The tea was great in the morning but for the life of me I could not find my sunglasses either in the mess tent or our tent and my running pack. I have to thank Pasang our leader and 7 time Everester - for gallantly lending me his sunglasses for me to use on the way down, to prevent snow blindness – even though it was overcast and snowing. We took quick pics as we then packed and began our slow and somewhat dicey descent down on a freshly made slippery track. The glacial lakes were beautiful, made somewhat more ethereal by the low visibility and the clouds and the falling snow. That 5k trip took a loooooong time to happen. It was almost as if Everest did not want to reveal her face and yet wanted us to be close by for as long as possible. We had stayed a night on base camp – a privilege kept only for mountaineering expeditions and now the marathoners. That was a treat in itself.
Since many of the porters had already been sent back down, we were carrying heavier loads down than when we were coming up, and the conditions made it quite and exercise, not the best for a total rest day before a grueling marathon.
Two of the Brazilians who were just behind us seemed dehydrated and we gave them water and some munchies and later the next morning we were horrified to learn that both were down with snow blindness since they had now worn sunglasses that day, and were helicoptered down to Kathmandu, as was another couple also down with snow blindness, and another participant who had to opt out after an hour of the race for the same reason.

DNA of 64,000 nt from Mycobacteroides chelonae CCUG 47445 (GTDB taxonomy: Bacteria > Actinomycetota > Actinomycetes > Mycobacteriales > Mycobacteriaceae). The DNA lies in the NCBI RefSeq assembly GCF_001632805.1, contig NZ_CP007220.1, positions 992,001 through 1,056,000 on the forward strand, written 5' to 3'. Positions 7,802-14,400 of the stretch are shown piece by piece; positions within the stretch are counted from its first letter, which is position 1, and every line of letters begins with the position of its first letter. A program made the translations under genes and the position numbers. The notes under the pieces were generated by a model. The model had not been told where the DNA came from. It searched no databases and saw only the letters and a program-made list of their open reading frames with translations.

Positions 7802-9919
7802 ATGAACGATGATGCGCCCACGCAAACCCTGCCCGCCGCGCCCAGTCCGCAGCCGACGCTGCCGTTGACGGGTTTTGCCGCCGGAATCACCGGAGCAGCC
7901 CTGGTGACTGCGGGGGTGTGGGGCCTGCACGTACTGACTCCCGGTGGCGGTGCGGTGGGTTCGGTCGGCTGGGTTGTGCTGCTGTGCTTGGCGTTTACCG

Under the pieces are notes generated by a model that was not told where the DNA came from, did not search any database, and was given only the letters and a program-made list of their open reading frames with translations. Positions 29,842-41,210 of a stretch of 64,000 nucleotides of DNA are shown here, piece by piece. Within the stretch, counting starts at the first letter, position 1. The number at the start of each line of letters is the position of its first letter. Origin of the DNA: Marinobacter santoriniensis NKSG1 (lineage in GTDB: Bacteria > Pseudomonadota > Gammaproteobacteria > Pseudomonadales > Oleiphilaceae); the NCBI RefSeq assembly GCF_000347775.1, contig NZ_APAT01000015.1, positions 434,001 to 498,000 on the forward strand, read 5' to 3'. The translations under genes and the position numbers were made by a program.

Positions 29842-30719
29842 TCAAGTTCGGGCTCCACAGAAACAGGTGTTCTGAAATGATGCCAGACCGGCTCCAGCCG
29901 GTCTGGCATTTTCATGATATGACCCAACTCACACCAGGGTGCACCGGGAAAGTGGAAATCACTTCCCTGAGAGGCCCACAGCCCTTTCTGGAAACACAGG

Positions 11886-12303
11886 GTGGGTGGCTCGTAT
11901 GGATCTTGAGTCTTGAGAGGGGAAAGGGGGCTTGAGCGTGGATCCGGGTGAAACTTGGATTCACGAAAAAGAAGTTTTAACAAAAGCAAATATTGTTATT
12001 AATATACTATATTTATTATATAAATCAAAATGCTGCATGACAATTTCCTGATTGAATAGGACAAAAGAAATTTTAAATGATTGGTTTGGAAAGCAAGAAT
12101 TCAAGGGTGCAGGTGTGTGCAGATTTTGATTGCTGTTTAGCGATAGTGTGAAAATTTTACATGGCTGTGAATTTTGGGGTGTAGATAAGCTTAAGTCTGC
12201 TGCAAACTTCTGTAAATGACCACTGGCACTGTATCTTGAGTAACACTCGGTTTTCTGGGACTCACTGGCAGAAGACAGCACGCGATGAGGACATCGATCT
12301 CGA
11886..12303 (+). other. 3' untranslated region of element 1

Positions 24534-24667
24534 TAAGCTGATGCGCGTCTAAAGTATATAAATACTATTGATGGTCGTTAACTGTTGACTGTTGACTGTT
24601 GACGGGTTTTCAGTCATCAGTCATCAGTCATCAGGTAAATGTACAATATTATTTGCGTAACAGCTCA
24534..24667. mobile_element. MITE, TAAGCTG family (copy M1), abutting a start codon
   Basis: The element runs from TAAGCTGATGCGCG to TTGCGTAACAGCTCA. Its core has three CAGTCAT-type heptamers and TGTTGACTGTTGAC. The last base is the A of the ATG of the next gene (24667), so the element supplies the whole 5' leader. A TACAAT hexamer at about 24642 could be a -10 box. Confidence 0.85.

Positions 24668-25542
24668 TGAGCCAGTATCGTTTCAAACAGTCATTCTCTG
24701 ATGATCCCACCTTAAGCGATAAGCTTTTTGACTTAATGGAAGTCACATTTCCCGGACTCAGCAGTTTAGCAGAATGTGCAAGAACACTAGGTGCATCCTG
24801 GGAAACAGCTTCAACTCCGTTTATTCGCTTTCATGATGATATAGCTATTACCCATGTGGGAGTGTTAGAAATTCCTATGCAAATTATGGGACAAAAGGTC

Reaching the start line with no injury and in a fit condition was a feat in itself as many of us were depleted with one or more of headache, tummy flu, fever, poor acclimatization, and more. Over the last few days I had been hit by laryngitis, tummy flu (which luckily only lasted a day), fever which was more off than on particularly in the last 3 days, and a headache – something that under normal circumstances would have gotten me to pull out of the run. But running was also the quickest way down the mountain – and so I quickly scratched out any plan B from my imagination. Paracetamol for getting the mild temperature down, lozenges for the throat and cough were popped and sucked while I got into my race gear, added a few layers, and the post a great dinner, went off to sleep.